How to Spend Your Fourth of July

Isaac Martin
The Fourth of July is the Big Bang of celebrating America.  Conceived and signed by patriots, the Declaration of Independence set into motion the United States of America.  In addition to eating incredible barbecue, to celebrate during this "long" weekend, I'll be going to the gun range to shoot my M1 Garand rifle.

There are a bunch of reasons that make this fitting.  There's the history of this American icon, carried by millions of GIs defending this country from foreign enemies.  This rifle generated high praise from Patton when in 1945 he opined, "The M1 rifle is the greatest battle implement ever devised."  Last but by no means least, shooting is fun, and it'll be more so with my daughter.

Consider that the Garand's appearance has stood time's test.  Its "Made in America" walnut stock and forged receiver project a svelte profile compared to today's sea of black assault weapons.  And then there's the historical character the Garand earned -- one great source on this is The M1 Does My Talking: The U.S. M1 Garand Rifle in Pictures by Robert Bruce.

The M1's official government moniker was "U.S Semiautomatic Rifle, Caliber .30 M1," and it was developed by Canadian-born civilian engineer John C. Garand, working at the federal government's Springfield Armory.  Development started in earnest in the '20s, and the rifle was adopted for service in 1936.  During WWII and Korea, besides at the Springfield Armory, Garands were also produced by Winchester, Harrington & Richardson, and even International Harvester.

This was the first semi-automatic battle rifle issued to any armed forces.  For gun-phobic media editors who might be reading this, "semi-automatic" means that one round is fired for one trigger pull.  Gas-operated, the gun automatically reloads the next cartridge, unlike a bolt-action, where shooters have to break their aim concentration by operating the bolt.

Even the Springfield-developed cartridge is special.  It's a  .30-06, pronounced "thirty-aught six," developed in 1906.  The bullet diameter is actually 0.308 inches, and it remains one of the best-selling calibers to this day.  As Bruce relates, during the rifle's early development, Garand was using a smaller .276-caliber bullet that offered improved ballistics and reduced recoil.  In 1932, Chief of Staff Douglas McArthur interceded and ordered that the rifle utilize a .30-caliber round.  Besides some ballistic issues, another likely reason for the switch was that the War Department had a huge surplus remaining from WWI.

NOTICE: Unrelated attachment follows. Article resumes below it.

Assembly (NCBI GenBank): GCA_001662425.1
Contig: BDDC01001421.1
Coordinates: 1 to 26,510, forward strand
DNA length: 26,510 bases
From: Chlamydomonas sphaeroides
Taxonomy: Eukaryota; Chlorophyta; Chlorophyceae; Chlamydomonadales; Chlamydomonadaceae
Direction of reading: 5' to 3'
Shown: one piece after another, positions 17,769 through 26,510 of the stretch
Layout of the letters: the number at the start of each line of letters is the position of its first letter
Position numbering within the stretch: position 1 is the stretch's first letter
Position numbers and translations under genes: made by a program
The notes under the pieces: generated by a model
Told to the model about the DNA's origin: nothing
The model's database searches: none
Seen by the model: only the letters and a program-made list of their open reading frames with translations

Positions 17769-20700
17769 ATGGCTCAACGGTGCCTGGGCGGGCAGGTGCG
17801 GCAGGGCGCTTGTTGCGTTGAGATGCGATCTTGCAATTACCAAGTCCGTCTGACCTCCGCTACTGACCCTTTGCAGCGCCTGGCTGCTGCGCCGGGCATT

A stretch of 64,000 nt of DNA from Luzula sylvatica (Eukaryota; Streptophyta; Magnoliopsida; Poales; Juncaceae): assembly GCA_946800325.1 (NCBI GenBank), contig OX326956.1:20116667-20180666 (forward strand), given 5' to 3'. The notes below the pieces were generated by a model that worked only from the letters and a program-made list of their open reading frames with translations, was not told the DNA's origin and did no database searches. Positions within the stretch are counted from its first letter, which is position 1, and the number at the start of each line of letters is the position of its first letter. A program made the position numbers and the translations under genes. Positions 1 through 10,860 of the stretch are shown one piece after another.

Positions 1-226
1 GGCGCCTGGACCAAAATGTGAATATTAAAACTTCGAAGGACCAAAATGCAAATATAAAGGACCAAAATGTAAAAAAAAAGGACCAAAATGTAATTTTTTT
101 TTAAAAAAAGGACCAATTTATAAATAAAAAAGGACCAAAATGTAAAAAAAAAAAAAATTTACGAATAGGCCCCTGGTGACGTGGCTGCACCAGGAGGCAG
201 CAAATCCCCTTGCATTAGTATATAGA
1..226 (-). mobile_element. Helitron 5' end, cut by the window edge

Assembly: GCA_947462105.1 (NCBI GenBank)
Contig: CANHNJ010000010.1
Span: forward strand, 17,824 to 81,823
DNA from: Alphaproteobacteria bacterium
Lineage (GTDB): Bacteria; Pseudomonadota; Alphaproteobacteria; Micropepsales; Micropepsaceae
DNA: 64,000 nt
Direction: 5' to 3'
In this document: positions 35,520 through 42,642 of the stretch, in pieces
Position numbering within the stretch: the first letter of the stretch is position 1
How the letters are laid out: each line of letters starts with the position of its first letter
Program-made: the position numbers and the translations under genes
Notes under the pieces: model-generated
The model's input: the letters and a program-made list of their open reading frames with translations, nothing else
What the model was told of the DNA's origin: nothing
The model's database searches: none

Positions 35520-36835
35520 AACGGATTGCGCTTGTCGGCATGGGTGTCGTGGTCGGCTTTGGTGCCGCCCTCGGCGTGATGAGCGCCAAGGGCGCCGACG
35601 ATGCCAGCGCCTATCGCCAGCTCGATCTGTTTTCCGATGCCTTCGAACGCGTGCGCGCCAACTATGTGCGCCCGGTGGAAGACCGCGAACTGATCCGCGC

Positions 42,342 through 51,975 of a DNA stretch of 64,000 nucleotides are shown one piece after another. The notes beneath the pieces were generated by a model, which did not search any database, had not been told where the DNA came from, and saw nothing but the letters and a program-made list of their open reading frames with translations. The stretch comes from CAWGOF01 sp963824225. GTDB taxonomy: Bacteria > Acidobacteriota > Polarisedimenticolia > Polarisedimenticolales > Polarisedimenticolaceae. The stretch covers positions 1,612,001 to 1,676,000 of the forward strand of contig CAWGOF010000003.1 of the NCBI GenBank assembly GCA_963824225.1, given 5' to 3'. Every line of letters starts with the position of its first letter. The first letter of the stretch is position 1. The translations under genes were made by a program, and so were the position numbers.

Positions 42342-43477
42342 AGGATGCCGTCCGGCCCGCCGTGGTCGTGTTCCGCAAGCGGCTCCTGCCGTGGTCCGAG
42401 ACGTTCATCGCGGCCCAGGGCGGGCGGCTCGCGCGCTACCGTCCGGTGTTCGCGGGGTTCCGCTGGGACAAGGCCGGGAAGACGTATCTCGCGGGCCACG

Since about 1950, high-velocity, small-caliber cartridges have become the military standard.  A typical .30-06 utilizes a 150-grain bullet, while today's military 5.56mm/.223-caliber is 62 grains.  Both are lethal, but it's likely that the old fashioned aught-six would also knock an enemy down after impact.

M1 loading takes a bit of practice to be seamless.  Eight rounds are inserted into a metallic clip.  Slide the operating rod back, and the bolt clicks into its the rear position.  Push the clip downward into open breach, which then allows the bolt to slide forward, chambering the first round.  As the bolt springs forward, watch your thumb, or it can get painfully pinched.  Ask me how I know.

Shouldering the M1, you feel its 10-pound, 8-ounce heft.  Compare that to today's M16A4's 8.5-pound weight.  At the firing line, ear and eye protection in place, you aim through the rear aperture sight, align it with the front post, and squeeze the trigger, and the gun fires with an authoritative recoil.  The rifle ejects shells to the right, so since I shoot left-handed, I get to see it eject past my face.  After the eighth round, the clip is ejected.  This is also interesting because more than once, it's bounced off the side of my head or right shoulder.

My daughter will be joining me at the range, so I'll be taking immense pride in teaching shooting skills and safely while enjoying quality time with her.  Afterwards, we'll no doubt discuss the importance of the Second Amendment.

Also while shooting, I'll reflect on our soldiers' -- current and millions before them -- display of genuine combat courage to be able to take aimed shots at an enemy trying to shoot them.

Over a half-century has passed since the M14 replaced the M1 in 1957.  Today, it might be considered a relic, but I know that if I had a ranch along the U.S. southwest border, my M1 would be more than equal to the task of defending my family and property. 

I can't think of a better way of celebrating the 4th than by shooting this or any other rifle I please.  There are very few countries in the world where we could do this.  Summed up, the genesis of my day at the range enjoying my constitutional right to bear arms started on that hot, humid July 4, 1776 in Philadelphia, Pennsylvania.  Happy birthday America -- you're still a hell of a country.